With the second one however, are we actually going to try to go to Cana and try to find some leftover wine and be able to see if it was water that was instantaneously turned into wine? We would be much more hard-pressed. This is a miracle that I believe happened but is not essential to our faith. I would defend the possibility of the miracle in this case, but if I had to give a historical case for this one in particular, I would be hard-pressed. I would simply point to the general reliability of John.

In 2 Kings, there is an account of a dead man thrown aside who touches the bones of Elisha and comes to life again. What historical evidence will be mounted to show that this resurrection happened? Again, I cannot think of any. We do not know what this man’s name was even.

Compare this to Jesus’s resurrection. We do have evidence outside of the gospels in the epistles and we have the rise of the Christian church, the role of an honor/shame motif in the event, the reality that Jesus claimed to be the Messiah, and the claims of the apostles to see the risen Christ. Licona presents several articles of defense of this one resurrection.

Does someone who is a NT scholar really think the appropriate response would be “Yeah, but that doesn’t matter since you don’t accept this other claim in Matthew 27.”

No. I don’t even think a Bart Ehrman would use that line. The method is to deal with the evidence for the resurrection. Farnell assumes that the resurrection of Jesus would be defended like the resurrection of the saints and that the miracle of the saints if it happened would be as historically demonstrable as that of the resurrection of Christ. This is a huge assumption and a false one!

This conclusion is subjective, arbitrary, hermeneutically quite unnecessary. Nothing demands such a conclusion in the context or supports such a conclusion.

Farnell says the above about Licona’s conclusion that the text is apocalyptic. What he leaves out are the many arguments that Licona gives. Licona argues for a number of pages in the book with evidences and in his talk at EPS, he gave even more evidence for his position.

Farnell’s position is like someone sticking their head in the sand and saying “No! I don’t accept it!” Instead of dealing with the arguments Licona has given, he just asserts that there’s no need to have that conclusion. It doesn’t matter that Licona has given reasons. Those reasons must obviously be false! Why? Because they disagree with what I believe!

If the events in Matthew 27:51-53 are held that way, nothing—absolutely nothing— stops critics from applying a similar kind of logic to Jesus’ resurrection. Licona’s logic here is self-defeating and undermines his entire work on defending the resurrection.

Nothing stops critics from doing so except for Mike’s argument. No one I know of would take the creed in 1 Cor. 15 as simply apocalypse. No one I know of takes the crucifixion as simply apocalypse. For these people, it’s an all-or-nothing game. Either everything is literally historical or nothing is. For NT scholarship, it’s not that simple.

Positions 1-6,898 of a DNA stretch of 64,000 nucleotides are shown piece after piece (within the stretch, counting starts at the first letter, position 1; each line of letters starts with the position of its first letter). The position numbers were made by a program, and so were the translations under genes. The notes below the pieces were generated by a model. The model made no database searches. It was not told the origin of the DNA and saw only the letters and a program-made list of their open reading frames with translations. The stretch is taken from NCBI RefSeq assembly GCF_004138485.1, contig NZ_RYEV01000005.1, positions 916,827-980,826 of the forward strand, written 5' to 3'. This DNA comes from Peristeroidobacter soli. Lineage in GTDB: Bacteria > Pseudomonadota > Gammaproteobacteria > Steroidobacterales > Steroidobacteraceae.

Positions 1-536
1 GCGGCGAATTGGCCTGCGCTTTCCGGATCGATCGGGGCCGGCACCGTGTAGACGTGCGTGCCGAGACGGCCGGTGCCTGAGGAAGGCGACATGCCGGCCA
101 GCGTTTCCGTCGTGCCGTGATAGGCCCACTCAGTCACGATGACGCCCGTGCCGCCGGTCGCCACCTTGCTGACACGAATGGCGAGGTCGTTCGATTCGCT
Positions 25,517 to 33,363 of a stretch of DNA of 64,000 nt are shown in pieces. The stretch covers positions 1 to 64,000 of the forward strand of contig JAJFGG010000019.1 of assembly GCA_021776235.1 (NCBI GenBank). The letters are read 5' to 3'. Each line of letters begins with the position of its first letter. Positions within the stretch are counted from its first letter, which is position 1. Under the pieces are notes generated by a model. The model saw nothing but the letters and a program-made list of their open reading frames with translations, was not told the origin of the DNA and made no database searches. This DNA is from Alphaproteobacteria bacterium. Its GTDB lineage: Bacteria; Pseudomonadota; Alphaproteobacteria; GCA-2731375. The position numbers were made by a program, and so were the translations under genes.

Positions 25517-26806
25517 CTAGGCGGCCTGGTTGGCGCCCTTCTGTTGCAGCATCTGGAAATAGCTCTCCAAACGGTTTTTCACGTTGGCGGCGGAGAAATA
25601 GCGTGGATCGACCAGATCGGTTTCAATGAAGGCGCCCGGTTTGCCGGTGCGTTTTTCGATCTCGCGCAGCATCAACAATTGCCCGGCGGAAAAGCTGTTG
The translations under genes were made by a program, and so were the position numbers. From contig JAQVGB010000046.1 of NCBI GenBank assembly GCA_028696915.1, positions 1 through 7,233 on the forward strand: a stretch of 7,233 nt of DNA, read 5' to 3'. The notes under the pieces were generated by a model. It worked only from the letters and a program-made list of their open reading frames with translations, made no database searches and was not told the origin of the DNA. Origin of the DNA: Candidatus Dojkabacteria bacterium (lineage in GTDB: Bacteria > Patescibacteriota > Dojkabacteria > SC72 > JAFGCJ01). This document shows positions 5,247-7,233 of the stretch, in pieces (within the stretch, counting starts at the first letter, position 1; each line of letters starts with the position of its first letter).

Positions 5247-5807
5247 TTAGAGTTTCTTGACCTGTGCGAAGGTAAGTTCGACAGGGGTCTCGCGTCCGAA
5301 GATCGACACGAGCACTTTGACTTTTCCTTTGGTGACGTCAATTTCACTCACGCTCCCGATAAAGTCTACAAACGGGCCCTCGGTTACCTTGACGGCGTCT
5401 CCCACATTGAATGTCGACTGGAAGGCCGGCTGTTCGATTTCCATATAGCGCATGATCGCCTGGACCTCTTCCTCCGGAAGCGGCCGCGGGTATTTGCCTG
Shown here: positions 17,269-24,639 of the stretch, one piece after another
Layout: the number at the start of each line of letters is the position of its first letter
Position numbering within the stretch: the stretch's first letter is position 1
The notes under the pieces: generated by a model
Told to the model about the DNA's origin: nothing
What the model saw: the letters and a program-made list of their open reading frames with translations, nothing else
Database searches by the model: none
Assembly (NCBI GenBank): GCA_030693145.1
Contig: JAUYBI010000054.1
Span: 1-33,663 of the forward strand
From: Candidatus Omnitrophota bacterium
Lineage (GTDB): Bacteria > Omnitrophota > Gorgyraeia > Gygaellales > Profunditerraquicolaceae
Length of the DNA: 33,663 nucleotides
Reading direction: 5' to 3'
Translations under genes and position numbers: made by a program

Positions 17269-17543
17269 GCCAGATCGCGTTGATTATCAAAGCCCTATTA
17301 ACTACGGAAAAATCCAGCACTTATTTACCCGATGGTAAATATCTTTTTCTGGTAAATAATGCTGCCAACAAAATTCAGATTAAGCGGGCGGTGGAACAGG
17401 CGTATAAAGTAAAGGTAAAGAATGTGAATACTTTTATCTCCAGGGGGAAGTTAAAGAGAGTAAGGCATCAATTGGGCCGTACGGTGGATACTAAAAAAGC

First, Licona appears to take other events in immediate context both BEFORE AND AFTER this passage as historical (Jesus crying out, veil of temple split, earthquake, the centurion crying out). Merely because he finds these events “strange” is rather subjective. His idea of “What were they [the resurrected saints] doing between Friday afternoon and early Sunday morning?” shows that an acute subjectivity reigns in Licona’s hermeneutical scheme.

Licona does not take that view simply because it is strange, but based on a historical argument that Farnell has not touched. It is easy to cry out about subjectivity when one does not want to deal with the arguments.

Second, no literary signals exist to the readers that Matthew has switched from historical narration of the events surrounding the crucifixion. The passage flows both before and after as a telling of the events with no abrupt disjuncture. How would Matthew’s readers have recognized that the events, before and after, were historical in time-space but not the immediate passage?

How would Matthew’s readers have been able to distinguish the genre change from historical narrative to what Licona term’s “symbolic” based in eschatological Jewish texts.

Matthew’s readers would have been the most educated as few people then were literate. The popular audience would have known based on oral clues rather than written ones. We do not live in that culture and it is a mistake to think our thinking would be just like theirs. What clues were there? There would be a number and some we don’t know of I’m sure.

For instance, I just got done reading Ken Bailey’s “Paul Through Mediterranean Eyes” and my eyes were opened to things in 1 Corinthians I hadn’t noticed in years of reading. Paul writes often in a ring composition with point A, point B, point C and then an emphasis in point D, followed by a restating of C, then of B, then of A. We Western readers miss this. A Jewish reader would have caught on immediately.

There is nothing in the text that has Paul saying “Oh Corinthians. I want you to know how I’m writing. Please understand this.” Paul wrote using clues internal to the culture that that culture would have recognized. The same could be going on here in Matthew 27 and Licona certainly thinks it is based on the study of genre.

It is highly dubious that Matthew 27:51-53 or Revelation should be associated with Jewish Apocalyptic literature. While Revelation may share some highly superficial characterstics, such as symbolism, it DOES NOT share the dualism, pessimism, determinism, pseudonymity or rewritten history transformed into prophecy that characterized such Jewish literature (see Leon Morris, Apocalyptic, 1972).